History of Performance Measures  

In early 1999, the Joint Commission solicited input from a wide variety of stakeholders (e.g., clinical professionals, health care provider organizations, state hospital associations, health care consumers) and convened a Cardiovascular Conditions Clinical Advisory Panel about the potential focus areas for core measures for hospitals. In May 2001, the Joint Commission announced four initial core measurement areas for hospitals, which included acute myocardial infarction (AMI) and heart failure (HF).

Simultaneously, the Joint Commission worked with the Centers for Medicare & Medicaid Services (CMS) on the AMI, and HF sets that were common to both organizations. CMS and the Joint Commission worked to align the measure specifications for use in the 7th Scope of Work and for Joint Commission accredited hospitals. Hospitals began collecting AMI measures for patient discharges beginning July 1, 2002.

In November of 2003, CMS and the Joint Commission began to work to precisely and completely align these common measures so that they are identical.  This resulted in the creation of one common set of measure specifications documentation known as the Specifications Manual for National Hospital Inpatient Quality Measures to be used by both organizations. The manual contains common (i.e., identical) data dictionary, measure information forms, algorithms, etc. The goal is to minimize data collection efforts for these common measures and focus efforts on the use of data to improve the health care delivery process.

Accountability Measures

Accountability measures are quality measures that meet four criteria that produce the greatest positive impact on patient outcomes when hospitals demonstrate improvement on them.

The Joint Commission categorizes its process performance measures into accountability and non-accountability measures. This approach places more emphasis on an organization’s performance on accountability measures — quality measures that meet four criteria designed to identify measures that produce the greatest positive impact on patient outcomes when hospitals demonstrate improvement:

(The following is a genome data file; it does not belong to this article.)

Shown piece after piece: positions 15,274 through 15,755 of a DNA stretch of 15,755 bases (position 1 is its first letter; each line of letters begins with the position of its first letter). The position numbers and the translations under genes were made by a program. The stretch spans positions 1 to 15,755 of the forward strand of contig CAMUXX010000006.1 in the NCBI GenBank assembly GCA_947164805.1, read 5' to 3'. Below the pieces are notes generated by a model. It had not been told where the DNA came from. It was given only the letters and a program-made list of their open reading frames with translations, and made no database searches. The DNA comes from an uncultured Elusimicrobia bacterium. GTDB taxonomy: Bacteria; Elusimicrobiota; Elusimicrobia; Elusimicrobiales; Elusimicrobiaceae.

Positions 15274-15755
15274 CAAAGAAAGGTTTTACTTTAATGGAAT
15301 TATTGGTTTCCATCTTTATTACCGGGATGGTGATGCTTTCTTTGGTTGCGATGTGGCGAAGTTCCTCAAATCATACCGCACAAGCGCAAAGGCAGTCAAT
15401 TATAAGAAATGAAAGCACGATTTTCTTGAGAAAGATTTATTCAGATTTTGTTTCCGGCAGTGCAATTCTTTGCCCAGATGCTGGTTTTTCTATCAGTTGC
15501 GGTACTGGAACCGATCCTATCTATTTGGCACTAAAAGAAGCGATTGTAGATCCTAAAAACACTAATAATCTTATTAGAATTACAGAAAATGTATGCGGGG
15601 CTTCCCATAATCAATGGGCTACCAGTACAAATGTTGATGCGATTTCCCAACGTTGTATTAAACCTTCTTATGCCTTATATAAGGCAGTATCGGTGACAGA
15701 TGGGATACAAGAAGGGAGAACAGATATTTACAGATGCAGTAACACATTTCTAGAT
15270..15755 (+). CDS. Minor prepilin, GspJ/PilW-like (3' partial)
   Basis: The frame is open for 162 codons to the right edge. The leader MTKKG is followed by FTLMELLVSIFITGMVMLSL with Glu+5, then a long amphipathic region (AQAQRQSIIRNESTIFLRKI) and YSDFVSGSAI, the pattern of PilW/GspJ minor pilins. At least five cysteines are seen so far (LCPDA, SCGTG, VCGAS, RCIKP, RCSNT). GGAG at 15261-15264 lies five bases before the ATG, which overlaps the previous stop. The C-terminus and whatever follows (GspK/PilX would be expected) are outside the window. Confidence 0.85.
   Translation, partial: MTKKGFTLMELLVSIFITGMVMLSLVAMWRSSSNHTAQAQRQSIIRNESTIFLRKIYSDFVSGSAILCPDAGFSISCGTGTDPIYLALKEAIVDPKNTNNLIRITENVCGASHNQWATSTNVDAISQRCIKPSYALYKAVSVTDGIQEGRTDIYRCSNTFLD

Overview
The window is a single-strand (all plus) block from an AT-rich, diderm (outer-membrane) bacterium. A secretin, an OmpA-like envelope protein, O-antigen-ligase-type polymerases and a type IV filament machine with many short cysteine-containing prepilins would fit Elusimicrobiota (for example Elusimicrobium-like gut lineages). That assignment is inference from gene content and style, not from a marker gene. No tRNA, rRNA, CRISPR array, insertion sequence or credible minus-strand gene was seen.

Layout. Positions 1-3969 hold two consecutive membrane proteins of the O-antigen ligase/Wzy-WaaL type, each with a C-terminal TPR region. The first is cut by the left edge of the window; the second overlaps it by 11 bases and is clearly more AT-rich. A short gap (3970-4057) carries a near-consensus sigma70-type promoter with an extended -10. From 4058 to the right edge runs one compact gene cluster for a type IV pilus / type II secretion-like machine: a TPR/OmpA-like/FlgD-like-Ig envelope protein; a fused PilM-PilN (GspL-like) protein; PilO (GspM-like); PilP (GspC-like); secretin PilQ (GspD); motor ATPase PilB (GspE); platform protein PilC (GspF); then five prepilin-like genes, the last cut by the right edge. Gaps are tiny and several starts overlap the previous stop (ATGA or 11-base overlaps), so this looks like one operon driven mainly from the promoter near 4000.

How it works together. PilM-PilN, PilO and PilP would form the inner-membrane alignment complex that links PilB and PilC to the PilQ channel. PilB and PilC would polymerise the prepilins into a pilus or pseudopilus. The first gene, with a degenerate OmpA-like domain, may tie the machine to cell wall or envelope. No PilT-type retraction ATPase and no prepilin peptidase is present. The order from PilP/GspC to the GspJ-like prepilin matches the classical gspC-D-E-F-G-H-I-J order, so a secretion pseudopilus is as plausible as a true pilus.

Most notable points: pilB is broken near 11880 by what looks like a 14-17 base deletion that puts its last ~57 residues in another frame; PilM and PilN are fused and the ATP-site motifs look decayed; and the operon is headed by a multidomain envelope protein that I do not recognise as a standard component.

• Research: Strong scientific evidence demonstrates that performing the evidence-based care process improves health outcomes (either directly or by reducing risk of adverse outcomes).
  • Proximity: Performing the care process is closely connected to the patient outcome; there are relatively few clinical processes that occur after the one that is measured and before the improved outcome occurs.
  • Accuracy: The measure accurately assesses whether or not the care process has actually been provided. That is, the measure should be capable of indicating whether the process has been delivered with sufficient effectiveness to make improved outcomes likely.
  • Adverse Effects: Implementing the measure has little or no chance of inducing unintended adverse consequences.

Measures that meet all four criteria should be used for purposes of accountability (e.g., for accreditation, public reporting, or pay-for-performance). Those measures that have not been designated as accountability measures may be useful for quality improvement, exploration and learning within individual health care organizations, and are good advice in terms of appropriate patient care. The Joint Commission has a primary focus on adopting accountability measures for its ORYX® program. The Joint Commission will continue to re-examine all process (i.e., proportion and ratio) measures categorized as accountability measures to ensure they continue to meet the accountability criteria.